Loading Inventor Data into Autodesk Vault

Dave Morse

All, autodesk, Manufacturing, vault, Autodesk Vault, Autoloader for Vault 2014, best practices for loading design files into Vault, Data Cleanup with Autoloader, Vault 2014 0 Comment

So, you've got Autodesk Vault, and you're asking yourself, "how do I import my data", or "what's the best method to import my data into the Vault?"  It doesn't matter which version of Vault you have, whether it is Basic, Workgroup, or Pro, the best practice for importing is the same; Autoloader.

Autoloader is the "best practice-based tool" developed and recommended by Autodesk to use to perform your initial data load into the Vault.  The Autoloader helps to ensure that your data links are valid and that your files are clean for more efficient use in the Vault.  When adding data, Autodesk recommends the following order to bring the highest level of efficiency and success:

  1. Load Libraries First - Subsequent data uploads will likely be more easily accomplished
  2. Add the first project - Try several test imports before doing the final import to ensure a complete and proper import.
  3. Add subsequent projects - This is the "rinse-and-repeat" process, until you have uploaded all of your project data files.

The main benefit to using Autoloader is that it helps you to identify problems with broken links, thereby guaranteeing that your files resolve properly once they are placed in the Vault.  Below is a summary of the steps you will need, to use the Autoloader, which is taken from the Autodesk Manufacturing White Paper, "Best Practices for Loading Autodesk Inventor Data into Autodesk Vault."

Step 1 - Prepare Your Data
A. Ensure all work is suspended
B. Copy project data to a local drive on your fastest workstation.
C. Clean files by removing unnecessary links, and disconnect network drives to ensure that files don't get resolved to their original network drives.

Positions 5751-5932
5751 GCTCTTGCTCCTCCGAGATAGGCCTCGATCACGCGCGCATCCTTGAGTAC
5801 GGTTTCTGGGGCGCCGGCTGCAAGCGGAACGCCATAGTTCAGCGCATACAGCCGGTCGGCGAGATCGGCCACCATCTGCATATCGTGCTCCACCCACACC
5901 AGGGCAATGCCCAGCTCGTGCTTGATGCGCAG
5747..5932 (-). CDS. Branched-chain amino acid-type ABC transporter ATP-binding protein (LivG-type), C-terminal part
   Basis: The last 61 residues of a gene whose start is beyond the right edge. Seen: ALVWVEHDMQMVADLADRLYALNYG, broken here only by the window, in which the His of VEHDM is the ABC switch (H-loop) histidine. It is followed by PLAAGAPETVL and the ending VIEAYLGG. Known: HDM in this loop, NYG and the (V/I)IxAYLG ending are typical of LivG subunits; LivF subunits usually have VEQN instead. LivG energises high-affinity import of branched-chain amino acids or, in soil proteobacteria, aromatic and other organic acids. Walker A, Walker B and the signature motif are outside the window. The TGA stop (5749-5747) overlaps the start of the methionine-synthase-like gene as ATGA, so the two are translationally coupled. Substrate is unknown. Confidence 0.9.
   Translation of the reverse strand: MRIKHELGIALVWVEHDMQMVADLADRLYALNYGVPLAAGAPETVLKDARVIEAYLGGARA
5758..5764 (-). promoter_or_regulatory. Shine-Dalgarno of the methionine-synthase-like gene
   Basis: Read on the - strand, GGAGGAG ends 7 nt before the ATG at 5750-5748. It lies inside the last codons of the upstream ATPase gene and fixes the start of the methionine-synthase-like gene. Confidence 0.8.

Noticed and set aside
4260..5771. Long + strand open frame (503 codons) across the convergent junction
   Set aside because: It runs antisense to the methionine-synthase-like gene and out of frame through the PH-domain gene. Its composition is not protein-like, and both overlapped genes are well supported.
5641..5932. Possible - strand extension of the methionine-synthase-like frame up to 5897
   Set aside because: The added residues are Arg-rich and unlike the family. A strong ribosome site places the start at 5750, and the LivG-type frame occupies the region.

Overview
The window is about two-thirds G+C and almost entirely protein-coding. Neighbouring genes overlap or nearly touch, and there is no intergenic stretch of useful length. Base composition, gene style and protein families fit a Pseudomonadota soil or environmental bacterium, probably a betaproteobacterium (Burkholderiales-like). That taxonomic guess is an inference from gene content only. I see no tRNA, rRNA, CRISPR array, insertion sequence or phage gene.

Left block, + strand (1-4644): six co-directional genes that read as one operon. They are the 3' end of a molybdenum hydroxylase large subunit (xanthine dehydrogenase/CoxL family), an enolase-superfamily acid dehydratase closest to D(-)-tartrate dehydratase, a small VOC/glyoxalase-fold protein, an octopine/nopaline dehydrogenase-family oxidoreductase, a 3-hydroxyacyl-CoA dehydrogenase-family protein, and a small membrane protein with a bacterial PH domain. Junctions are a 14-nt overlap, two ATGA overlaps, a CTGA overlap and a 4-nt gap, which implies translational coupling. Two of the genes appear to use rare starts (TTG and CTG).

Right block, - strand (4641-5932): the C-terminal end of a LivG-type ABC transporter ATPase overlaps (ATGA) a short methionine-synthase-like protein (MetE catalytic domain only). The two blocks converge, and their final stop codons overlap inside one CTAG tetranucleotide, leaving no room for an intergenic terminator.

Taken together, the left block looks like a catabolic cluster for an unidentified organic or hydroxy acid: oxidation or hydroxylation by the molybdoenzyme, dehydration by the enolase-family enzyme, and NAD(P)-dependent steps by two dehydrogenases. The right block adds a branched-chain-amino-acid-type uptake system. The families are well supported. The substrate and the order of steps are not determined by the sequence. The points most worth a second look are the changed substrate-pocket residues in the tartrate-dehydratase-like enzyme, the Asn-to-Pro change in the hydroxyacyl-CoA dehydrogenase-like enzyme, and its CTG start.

Step 2 - Set Autoloader Preferences
A. Edit settings for duplicate file search. Determine criteria for finding duplicate files, such as  file attributes, or Date/Time Stamp.
B. Set scan options. You can set a file threshold, especially if you are creating DWF visualization files during this process.
C. Specify folder locations for reports. Be sure to use these reports to validate successful data upload.

Step 3 - Autoload Your Data
A. Select data folder. You can select a top-level workspace, or a single subfolder of an existing project.
B. Scan files and resolve issues. Highlight duplicate files and have them archived.
C. Map folders. It is advised to use the default folder structure in the Vault. This will produce the most reliable Vault experience.
D. Upload the data.  Once completed, you can remove the local copy on the machine. It is advised to keep the original data on the network for a period of time, but to keep it inaccessible to the design team.  You will be able to access data files that you may have missed during the upload process.
E. View results.  Any failed files should be uploaded independently using the Vault client or Application Client.

I hope this overview helps you to tackle that first big step in using the Vault.  Remember, practice makes perfect.  If you would like more detailed information, please view or download the entire White Paper from: http://images.autodesk.com/adsk/files/best_practices_for_using_autoloader1.pdf